touch his comb,
touch his pencils
go into his clothes drawers
mess with papers
and most of all touch his desk.
And we never did.
My father’s room was his private place. Ordered, filed, organized, with bills kept in chronological order, in alpha order, filed in neat manila holders. Holding some secrets- though not many- letters, tokens of affection, postcards, various awards
which we never saw since we were not allowed in his room.
Emotions he felt-love, sadness, regret, anger, frustration, closeted away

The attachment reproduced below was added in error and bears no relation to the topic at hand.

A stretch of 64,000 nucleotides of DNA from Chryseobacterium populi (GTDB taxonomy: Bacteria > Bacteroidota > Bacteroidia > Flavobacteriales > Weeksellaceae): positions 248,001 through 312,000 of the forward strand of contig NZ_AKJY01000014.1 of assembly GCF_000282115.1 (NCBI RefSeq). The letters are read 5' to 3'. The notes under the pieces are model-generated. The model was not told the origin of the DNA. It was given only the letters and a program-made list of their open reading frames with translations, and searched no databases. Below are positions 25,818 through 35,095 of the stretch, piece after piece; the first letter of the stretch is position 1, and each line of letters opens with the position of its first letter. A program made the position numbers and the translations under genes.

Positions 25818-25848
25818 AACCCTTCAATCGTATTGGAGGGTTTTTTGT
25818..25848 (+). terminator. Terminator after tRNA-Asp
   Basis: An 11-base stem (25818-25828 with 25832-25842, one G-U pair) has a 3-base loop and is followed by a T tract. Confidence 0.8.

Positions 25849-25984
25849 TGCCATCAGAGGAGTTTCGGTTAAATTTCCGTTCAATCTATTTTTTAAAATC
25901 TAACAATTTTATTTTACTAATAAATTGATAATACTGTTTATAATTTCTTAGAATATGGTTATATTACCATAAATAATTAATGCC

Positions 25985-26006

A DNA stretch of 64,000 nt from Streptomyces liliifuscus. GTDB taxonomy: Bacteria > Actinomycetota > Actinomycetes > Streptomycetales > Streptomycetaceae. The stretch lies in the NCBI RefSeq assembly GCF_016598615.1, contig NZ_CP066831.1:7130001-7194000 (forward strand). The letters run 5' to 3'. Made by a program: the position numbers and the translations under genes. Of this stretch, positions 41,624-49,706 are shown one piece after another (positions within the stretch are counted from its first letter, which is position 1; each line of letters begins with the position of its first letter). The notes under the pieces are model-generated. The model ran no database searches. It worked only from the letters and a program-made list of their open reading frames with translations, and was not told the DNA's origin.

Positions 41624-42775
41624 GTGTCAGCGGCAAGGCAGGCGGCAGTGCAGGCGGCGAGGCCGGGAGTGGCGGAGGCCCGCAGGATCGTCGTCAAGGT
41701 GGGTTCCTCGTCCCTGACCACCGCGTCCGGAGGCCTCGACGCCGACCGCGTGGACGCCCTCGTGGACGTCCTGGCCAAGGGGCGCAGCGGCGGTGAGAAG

for no one to see.
Now my father’s room is my mother’s room. And still it is off limits, verboten, closed. Private. Do not disturb.
With admonitions not to open the door, or go in the room even to look.
Trying to keep the aura of my father alive. Hoping that a new window into my father will open up.
Now it is a place of solace.
A room to knit together the remnants.
A room to file papers and pay bills.
A room for grieving.
A room to escape to.
A room to get lost in.
We are waiting for an invitation to enter.